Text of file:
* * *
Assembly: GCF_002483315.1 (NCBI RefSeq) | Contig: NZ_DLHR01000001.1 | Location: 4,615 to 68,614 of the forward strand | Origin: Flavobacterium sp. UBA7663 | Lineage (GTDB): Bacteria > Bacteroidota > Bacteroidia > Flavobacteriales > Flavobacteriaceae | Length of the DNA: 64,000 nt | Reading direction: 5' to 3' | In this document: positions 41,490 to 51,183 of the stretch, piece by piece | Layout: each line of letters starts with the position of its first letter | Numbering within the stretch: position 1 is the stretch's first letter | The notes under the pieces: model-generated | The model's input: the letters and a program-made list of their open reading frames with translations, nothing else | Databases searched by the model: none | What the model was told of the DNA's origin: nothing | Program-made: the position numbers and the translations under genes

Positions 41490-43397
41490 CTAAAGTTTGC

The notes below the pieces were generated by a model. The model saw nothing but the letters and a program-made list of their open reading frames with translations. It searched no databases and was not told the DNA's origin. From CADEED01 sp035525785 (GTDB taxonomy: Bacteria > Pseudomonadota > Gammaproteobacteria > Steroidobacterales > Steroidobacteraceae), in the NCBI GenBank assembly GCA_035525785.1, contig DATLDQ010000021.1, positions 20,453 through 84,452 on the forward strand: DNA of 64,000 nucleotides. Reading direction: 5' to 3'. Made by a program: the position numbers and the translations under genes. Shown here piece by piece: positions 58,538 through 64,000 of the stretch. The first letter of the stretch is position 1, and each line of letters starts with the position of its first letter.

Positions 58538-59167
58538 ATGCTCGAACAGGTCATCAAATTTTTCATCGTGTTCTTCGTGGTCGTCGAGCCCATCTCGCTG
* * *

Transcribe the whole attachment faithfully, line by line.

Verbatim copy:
Assembly: GCF_002483315.1 (NCBI RefSeq) | Contig: NZ_DLHR01000001.1 | Location: 4,615 to 68,614 of the forward strand | Origin: Flavobacterium sp. UBA7663 | Lineage (GTDB): Bacteria > Bacteroidota > Bacteroidia > Flavobacteriales > Flavobacteriaceae | Length of the DNA: 64,000 nt | Reading direction: 5' to 3' | In this document: positions 41,490 to 51,183 of the stretch, piece by piece | Layout: each line of letters starts with the position of its first letter | Numbering within the stretch: position 1 is the stretch's first letter | The notes under the pieces: model-generated | The model's input: the letters and a program-made list of their open reading frames with translations, nothing else | Databases searched by the model: none | What the model was told of the DNA's origin: nothing | Program-made: the position numbers and the translations under genes

Positions 41490-43397
41490 CTAAAGTTTGC

The notes below the pieces were generated by a model. The model saw nothing but the letters and a program-made list of their open reading frames with translations. It searched no databases and was not told the DNA's origin. From CADEED01 sp035525785 (GTDB taxonomy: Bacteria > Pseudomonadota > Gammaproteobacteria > Steroidobacterales > Steroidobacteraceae), in the NCBI GenBank assembly GCA_035525785.1, contig DATLDQ010000021.1, positions 20,453 through 84,452 on the forward strand: DNA of 64,000 nucleotides. Reading direction: 5' to 3'. Made by a program: the position numbers and the translations under genes. Shown here piece by piece: positions 58,538 through 64,000 of the stretch. The first letter of the stretch is position 1, and each line of letters starts with the position of its first letter.

Positions 58538-59167
58538 ATGCTCGAACAGGTCATCAAATTTTTCATCGTGTTCTTCGTGGTCGTCGAGCCCATCTCGCTG